Growing global interdependence made the 1970s and 1980s a volatile period in the sugar trade at a time when Caribbean countries, while not the major world producers of sugar, were economically dependent on their sugar exports. Since then, government farm supports and quotas on imported sugar in the United States, overproduction in developing countries, and the emergence of a highly protected European Community sugar industry have all served to make the sugar trade a highly political global issue. This study focuses on the evolution of the U.S.Caribbean Basin sugar trade in the 1980s and its impact on political relations between the countries involved. According to the authors, the sugar trade was not driven by laws of supply and demand, but by various political agendas. Economic protectionism, government subsidies for inefficient elements of the sugar industry, as well as corruption and mismanagement have contributed to the Byzantine politics of the sugar trade. Now the United States needs to determine how lifting quotas and terminating subsides will affect this complex relationship. By providing an in-depth look at the development of current policies in the sugar trade, this book offers the necessary background for making informed policy decisions.
After examining the U.S. sugar policy from 1974 to 1989, the book provides a broader Latin American perspective of U.S. and European Community sugar policies. It also offers subregional and country analyses covering the Commonwealth Caribbean, Central America, Cuba, the Dominican Republic, Haiti, and Panama. Despite the difficulty of competing against the United States and Europe, Caribbean and Central American countries are likely to continue to depend on sugar cane. Climactic and ecological factors make agricultural diversification extremely difficult. Some Caribbean and Central American producers have considered making ethanol automobile fuel from sugar, but here too they face protectionist pressure from U.S. producers of corn. Given current political realignments, the authors predict that the influence of the United States and the Soviet Union will diminish in the 1990s. The European Community, on the other hand, is likely to have greater influence on the inter-American sugar trade. Students of Latin American politics and international relationships, as well as those involved in the sugar industry or the policies affecting it, will find this book a valuable resource for future decisions.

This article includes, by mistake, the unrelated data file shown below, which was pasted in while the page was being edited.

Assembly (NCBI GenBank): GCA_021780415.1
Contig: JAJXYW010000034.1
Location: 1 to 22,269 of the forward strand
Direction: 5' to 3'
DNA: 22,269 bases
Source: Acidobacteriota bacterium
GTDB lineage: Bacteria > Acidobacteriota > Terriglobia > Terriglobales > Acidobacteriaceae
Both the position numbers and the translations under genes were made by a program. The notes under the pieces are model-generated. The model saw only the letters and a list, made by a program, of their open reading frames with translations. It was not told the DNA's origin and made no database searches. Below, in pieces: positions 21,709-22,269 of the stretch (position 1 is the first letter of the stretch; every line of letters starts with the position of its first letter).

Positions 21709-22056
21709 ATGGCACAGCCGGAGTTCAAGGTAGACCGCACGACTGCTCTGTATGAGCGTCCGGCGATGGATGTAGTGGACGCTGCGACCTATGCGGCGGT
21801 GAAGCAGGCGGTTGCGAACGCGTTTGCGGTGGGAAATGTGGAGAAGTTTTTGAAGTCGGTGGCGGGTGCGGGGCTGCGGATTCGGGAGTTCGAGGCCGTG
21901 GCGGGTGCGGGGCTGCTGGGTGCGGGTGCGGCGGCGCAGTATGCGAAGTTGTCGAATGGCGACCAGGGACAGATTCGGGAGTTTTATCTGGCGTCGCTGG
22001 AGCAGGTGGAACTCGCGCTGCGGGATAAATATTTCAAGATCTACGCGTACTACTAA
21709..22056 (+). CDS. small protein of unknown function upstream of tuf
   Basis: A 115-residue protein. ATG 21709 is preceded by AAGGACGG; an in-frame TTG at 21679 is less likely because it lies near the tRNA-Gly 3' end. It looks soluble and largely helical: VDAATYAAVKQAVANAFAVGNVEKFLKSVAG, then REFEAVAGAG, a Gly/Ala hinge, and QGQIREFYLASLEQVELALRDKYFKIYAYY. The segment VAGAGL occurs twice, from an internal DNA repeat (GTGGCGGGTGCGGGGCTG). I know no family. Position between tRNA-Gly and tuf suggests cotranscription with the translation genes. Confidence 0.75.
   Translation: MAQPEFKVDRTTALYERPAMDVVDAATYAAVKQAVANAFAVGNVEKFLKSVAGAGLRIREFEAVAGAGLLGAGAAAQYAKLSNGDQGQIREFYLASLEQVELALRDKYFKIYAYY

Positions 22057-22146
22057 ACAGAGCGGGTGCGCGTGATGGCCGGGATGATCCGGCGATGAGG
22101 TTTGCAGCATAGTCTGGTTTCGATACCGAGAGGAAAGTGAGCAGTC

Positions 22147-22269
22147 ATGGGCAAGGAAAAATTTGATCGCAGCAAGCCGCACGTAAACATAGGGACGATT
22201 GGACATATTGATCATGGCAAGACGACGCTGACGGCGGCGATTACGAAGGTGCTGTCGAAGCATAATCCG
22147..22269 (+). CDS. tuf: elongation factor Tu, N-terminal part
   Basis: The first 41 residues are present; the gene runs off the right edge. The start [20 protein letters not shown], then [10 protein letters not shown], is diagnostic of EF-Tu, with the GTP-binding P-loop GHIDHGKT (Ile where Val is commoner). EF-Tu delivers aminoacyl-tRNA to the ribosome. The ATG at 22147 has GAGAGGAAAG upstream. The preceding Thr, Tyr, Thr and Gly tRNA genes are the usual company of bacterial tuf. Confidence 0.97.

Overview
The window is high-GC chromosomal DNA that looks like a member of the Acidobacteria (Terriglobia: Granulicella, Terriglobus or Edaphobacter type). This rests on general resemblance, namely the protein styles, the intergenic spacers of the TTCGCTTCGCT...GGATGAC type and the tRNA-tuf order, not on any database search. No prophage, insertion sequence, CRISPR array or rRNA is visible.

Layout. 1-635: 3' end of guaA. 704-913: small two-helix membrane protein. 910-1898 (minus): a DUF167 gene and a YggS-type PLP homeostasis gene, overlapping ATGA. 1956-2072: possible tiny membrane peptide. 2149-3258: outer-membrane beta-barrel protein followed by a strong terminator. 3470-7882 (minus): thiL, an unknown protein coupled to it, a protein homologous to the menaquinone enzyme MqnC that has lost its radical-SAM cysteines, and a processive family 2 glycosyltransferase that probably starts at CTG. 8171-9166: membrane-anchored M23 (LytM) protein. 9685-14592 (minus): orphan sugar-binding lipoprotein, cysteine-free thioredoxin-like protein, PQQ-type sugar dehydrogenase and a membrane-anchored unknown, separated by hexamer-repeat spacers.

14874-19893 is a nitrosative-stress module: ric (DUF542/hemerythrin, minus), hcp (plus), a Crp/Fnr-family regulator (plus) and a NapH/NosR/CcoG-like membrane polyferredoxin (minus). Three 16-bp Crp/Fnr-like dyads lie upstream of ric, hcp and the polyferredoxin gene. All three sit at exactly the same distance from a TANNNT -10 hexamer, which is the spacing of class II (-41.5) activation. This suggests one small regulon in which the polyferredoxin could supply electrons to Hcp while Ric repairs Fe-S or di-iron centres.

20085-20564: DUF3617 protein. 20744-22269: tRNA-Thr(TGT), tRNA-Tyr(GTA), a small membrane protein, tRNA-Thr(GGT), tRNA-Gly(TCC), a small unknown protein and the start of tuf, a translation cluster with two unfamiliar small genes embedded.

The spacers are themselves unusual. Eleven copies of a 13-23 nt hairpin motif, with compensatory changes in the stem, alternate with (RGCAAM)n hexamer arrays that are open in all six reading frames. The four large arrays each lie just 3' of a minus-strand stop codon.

About the Author
SCOTT B. MacDONALD is an International Economic Advisor at the Office of the Comptroller of the Currency in Washington, D.C. He is the author of Trinidad and Tobago: Democracy and Development in the Caribbean, Dancing on a Volcano: The Latin American Drug Trade and Mountain High, White Avalanche: Cocaine and Power in the American States and Panama (Praeger, 1986, 1988, and 1989, respectively). He has written articles for Times of the Americas, Journal of Inter-American Studies and World Affairs, and SAIS Review.
GEORGES A. FAURIOL is Director of Latin American Studies and Coordinator of the Americas Program at the Center for Strategic and International Studies. He is author of Foreign Policy Behavior of Caribbean States: Guyana, Haiti, and Jamaica and co-author of Caribbean Basin Security, The Cuban Revolution: 25 Years Later and Guatemala: The Political Puzzle. He has published numerous articles in such journals as Foreign Affairs.
Table of Contents
Introduction: The Politics of the U.S.Caribbean Basin Sugar Trade by Scott B. MacDonald and Georges A. Fauriol
Bittersweet: U.S. Sugar Import Quotas and the Caribbean Basin by Anthony R. Hemstad
The View from Latin America and the Caribbean by José Antonio Cerro
Cuba's Sugar Economy: Recent Performance and Challenges for the 1990s by José F. Alonso and Peter J. Buzzanell
Sugar in the Dominican Republic: How Sweet Is It? by Uwe Bott
Sugar in the Commonwealth Caribbean by Mark H. Bidus and Daniel J. Seyler
Sugar and Central American Development: A Turn of an Unfriendly Card by Scott B. MacDonald
Haiti and Panama: The Odd Men Out by Scott B. MacDonald
Ethanol as Fuel: An Old Idea in New Tanks by F. Joseph Demetrius